NACI’s Canadian Immunization Guide said that Canadian provinces “may use any of the four influenza vaccines available for use in adults aged 65 years and older: standard-dose TIIV, the HD-TIIV, adjuvanted TIIV, and QIV (quadrivalent influenza vaccine).” However, the organization also recommended “at an individual level, the HD-TIIV should be offered over standard-dose TIIV to persons 65 years and older because of the expectation of higher effectiveness.”

    This means it’s better, right?

    Others aren’t so sure. The BC Centres for Disease Control looked closely at the science behind the vaccine and said additional studies were needed to confirm whether the HD-TIIV vaccine’s effects are consistent “across seasons and vaccine strains.” They also said they didn’t know if the vaccine “warrants preferential recommendation and public funding over other available options.” The new high-dose vaccine costs about $80-$90 per shot, about five times as much as a standard flu shot. Saying yes to the vaccine would cost BC taxpayers millions more than we already spend. This would be money well spent if it saved more lives and kept more people out of the hospital, but…let’s dig into the numbers.

    The pivotal trial of HD-TIIV enrolled more than 30,000 people comparing it to standard-dose TIIV. The results? The HD-TIIV reduced the risk of influenza by 24 percent. It sounds pretty impressive, but what does that number really mean? The study, carried out in seniors who lived in their own homes, found 1.9 percent of those getting the standard-dose vaccine developed the flu, versus 1.4 percent who got the high-dose vaccine. While it’s a 24 percent drop to go from 1.9 to 1.4, it’s also a 0.5 percent difference (1.9 percent subtract 1.4 percent = 0.5 percent). This means that half a percent of seniors were saved from the flu. The CDC concludes that “an additional 200 such individuals would need to be immunized with the high-dose product to prevent 1 additional case of influenza.” Also, one person in 4,000 vaccinated would avoid a hospitalization. The high-dose vaccine showed no effect on deaths.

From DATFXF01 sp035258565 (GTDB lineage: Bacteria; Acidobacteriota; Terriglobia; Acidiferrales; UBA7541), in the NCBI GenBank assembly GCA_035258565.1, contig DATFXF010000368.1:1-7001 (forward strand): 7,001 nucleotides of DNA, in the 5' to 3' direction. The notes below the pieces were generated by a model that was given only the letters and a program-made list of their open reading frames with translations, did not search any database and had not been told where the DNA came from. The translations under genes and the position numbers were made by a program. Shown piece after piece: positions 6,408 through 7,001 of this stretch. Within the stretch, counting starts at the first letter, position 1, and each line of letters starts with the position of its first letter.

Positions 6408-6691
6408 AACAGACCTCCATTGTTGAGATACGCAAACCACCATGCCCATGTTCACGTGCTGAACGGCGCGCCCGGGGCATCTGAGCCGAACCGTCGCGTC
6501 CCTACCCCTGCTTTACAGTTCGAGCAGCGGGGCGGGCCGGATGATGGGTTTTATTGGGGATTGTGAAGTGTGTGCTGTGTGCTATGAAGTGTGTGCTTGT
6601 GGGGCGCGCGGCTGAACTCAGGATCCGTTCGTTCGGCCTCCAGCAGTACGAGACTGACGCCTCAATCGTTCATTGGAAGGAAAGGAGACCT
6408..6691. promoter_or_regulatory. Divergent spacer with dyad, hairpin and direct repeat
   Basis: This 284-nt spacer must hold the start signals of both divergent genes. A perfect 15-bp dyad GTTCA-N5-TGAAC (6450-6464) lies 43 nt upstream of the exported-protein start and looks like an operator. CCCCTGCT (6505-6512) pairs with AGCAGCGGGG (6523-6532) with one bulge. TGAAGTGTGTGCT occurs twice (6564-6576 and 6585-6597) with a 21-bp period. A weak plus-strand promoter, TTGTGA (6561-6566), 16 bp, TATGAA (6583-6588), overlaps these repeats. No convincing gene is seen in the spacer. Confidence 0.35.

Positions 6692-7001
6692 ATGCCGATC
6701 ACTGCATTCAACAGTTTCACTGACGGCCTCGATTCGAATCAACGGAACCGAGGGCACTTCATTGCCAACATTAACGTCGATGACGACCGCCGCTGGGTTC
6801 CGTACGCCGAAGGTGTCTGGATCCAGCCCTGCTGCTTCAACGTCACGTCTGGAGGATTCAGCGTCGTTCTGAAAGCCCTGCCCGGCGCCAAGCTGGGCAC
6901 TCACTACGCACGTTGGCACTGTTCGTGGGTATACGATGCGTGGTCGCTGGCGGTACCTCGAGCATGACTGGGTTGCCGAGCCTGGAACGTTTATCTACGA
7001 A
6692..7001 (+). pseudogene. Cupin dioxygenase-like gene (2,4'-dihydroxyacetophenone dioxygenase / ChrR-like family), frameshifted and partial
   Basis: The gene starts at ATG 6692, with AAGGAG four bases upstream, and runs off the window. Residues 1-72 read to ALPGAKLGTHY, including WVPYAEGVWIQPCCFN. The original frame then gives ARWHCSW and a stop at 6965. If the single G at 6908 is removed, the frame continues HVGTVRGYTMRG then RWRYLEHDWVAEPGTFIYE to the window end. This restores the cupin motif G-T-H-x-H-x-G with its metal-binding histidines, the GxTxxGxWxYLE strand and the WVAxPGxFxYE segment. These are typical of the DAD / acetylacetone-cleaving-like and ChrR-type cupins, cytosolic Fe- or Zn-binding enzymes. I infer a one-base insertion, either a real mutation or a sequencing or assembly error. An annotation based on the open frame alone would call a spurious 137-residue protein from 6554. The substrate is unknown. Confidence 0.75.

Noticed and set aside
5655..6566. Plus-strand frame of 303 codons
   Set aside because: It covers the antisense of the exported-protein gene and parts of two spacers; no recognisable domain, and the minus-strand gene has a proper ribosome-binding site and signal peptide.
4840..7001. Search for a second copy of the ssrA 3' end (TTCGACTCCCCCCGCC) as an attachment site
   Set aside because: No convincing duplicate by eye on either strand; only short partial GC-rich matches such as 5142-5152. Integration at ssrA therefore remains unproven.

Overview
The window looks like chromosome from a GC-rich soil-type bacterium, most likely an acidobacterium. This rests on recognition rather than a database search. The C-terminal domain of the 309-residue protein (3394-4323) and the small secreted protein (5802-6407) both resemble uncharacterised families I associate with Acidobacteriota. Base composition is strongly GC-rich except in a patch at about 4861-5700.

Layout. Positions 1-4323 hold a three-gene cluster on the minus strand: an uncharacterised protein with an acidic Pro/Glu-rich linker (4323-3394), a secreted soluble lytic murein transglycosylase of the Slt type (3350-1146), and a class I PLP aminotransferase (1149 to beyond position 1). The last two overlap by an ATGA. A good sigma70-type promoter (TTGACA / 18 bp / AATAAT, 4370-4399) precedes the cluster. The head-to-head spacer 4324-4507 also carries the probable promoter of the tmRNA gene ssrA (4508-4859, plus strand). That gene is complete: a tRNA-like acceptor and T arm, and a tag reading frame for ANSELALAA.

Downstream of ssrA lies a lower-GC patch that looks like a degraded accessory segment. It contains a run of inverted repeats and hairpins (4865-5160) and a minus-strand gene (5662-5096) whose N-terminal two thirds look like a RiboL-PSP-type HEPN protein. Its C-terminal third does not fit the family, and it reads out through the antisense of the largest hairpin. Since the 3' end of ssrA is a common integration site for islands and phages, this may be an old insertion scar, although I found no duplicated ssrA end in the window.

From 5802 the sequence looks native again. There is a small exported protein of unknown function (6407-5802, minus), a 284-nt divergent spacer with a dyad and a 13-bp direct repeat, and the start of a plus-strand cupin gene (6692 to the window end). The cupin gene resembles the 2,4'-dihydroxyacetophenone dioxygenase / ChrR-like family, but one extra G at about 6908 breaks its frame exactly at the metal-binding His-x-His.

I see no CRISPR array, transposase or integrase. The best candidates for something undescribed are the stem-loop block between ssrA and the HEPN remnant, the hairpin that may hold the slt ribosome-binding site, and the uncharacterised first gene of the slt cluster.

So if you trust the study, the HD-TIIV vaccine increases grandma’s chances of avoiding the flu by 1 in 200. The converse of this is that 199 of every 200 people vaccinated with the HD-TIIV will see no benefit. The researchers’ conclusion and recommendation to the Ministry of Health speaks volumes: “the strength of the evidence and anticipated incremental benefit of HD-TIIV relative to standard dose TIIV is not commensurate with the additional 5-fold cost...”

    As of press time, the BC Ministry of Health seems to agree. It does not cover the HD-TIIV, likely because it costs five times as much but doesn’t help 199 of the 200 people who get it. My back-of-the-envelope math says that for $16,000, the high-dose flu shot will help prevent one additional flu case in seniors; it would cost $320,000 to prevent one hospitalization (that’s just for the vaccine, not for administration costs). And there is no evidence the high-dose vaccine saves lives.

    For drug companies in Canada, however, the big enchilada in sales is provincial coverage. If their drug or vaccine isn’t covered by the provincial government, their profits will be smaller, and they will have to rely on people paying out of their own pockets or having private insurance.

    Among Canada’s 13 provinces and territories, only Ontario funds the HD-TIIV for all adults aged 65 and older. Saskatchewan, Manitoba, Nova Scotia, P.E.I. and Northwest Territories cover it for seniors in care facilities. BC does neither.